Discovery’s newest survival series Survive the Raft aired its first episode last night (July 30), and it has already proven the extremes that its contestants will go to in order to go home with its $250,000 grand prize.
The debut episode, “This Isn’t a Game,” introduced viewers to the “9 strangers forced to survive” as they “sleep together, eat together, and work together” on a raft, and who are all “radically different” from one another, as explained in the series’ teaser trailer.
Contestant and rabbi Jonathan Dade suffered the consequences of the high-stakes survival series, as he had a seizure after being out in the heat all day while fishing, per Yahoo! Entertainment. His fellow contestants came to his aid by calling a medic and ensuring that the 38-year-old laid on his side.
According to TV Insider, Dade hailed from Georgetown, Texas, and previously served as a naval officer.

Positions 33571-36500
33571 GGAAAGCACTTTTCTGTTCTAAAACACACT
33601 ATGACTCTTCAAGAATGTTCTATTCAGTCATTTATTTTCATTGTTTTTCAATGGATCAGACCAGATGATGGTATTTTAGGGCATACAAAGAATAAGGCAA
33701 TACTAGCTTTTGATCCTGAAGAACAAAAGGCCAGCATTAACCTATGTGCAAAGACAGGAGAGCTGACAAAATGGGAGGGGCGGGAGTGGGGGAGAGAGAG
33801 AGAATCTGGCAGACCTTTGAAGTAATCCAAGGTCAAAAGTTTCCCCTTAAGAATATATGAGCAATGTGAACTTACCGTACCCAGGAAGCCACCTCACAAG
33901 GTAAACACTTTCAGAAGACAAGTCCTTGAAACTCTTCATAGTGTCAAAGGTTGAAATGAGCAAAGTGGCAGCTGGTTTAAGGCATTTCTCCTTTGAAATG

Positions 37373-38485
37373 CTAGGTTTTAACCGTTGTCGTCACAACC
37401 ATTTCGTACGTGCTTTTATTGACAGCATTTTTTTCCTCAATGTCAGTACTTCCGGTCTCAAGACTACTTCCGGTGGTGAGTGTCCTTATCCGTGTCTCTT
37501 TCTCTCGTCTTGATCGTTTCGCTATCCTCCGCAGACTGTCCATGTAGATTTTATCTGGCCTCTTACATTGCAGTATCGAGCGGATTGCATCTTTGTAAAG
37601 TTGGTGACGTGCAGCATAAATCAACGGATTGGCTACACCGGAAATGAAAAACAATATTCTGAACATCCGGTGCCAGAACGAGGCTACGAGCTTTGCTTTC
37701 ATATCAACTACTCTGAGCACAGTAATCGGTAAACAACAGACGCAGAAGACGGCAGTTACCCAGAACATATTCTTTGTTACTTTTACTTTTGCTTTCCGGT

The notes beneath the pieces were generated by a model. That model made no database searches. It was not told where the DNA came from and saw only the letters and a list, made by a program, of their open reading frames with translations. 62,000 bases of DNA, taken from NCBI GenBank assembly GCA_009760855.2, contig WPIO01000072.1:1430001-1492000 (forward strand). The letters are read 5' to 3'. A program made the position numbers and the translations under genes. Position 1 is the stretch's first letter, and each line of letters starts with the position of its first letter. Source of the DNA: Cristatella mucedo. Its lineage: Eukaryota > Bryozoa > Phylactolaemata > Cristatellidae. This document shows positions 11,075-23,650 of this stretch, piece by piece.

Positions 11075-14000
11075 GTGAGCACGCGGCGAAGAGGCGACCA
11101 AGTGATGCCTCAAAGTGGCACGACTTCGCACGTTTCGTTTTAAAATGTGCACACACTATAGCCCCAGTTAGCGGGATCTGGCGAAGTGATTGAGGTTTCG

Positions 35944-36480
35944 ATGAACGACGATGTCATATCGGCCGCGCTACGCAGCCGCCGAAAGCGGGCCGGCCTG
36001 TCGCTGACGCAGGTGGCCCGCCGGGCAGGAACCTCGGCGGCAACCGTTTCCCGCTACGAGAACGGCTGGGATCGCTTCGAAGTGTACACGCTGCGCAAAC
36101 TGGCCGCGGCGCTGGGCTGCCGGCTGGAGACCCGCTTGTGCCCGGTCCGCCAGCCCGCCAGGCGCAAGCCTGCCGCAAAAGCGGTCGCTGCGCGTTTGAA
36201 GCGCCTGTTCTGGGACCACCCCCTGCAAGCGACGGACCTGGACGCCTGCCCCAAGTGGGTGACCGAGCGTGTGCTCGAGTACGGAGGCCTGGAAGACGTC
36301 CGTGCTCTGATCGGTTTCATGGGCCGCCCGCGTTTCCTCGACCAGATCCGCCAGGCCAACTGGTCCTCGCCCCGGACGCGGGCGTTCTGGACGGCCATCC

After Dade was taken for further examination, host Nate Boyer broke the news that he would not be returning.
The inspiration for the wild new show comes from a 1973 social experiment conducted by anthropologist Santiago Genovés. In order to attempt to solve world violence, he recruited 11 individuals of different races and religions to ride aboard the Acali, a raft that sailed the Atlantic Ocean for 101 days, which ultimately became known as the “Sex Raft” in the press, per The Guardian. He deemed the endeavor the “Peace Project.”
As noted in Survive the Raft‘s teaser trailer, “the trip descended into chaos,” with the crew eventually rebelling against Genovés.
The social experiment also inspired the 2018 documentary The Raft, (available to rent or purchase on Prime Video and Apple TV), which featured footage from the journey and interviews with some of the surviving crew members. Marcus Lindeen, the creator of the documentary, described crafting the film as a “really crazy project.”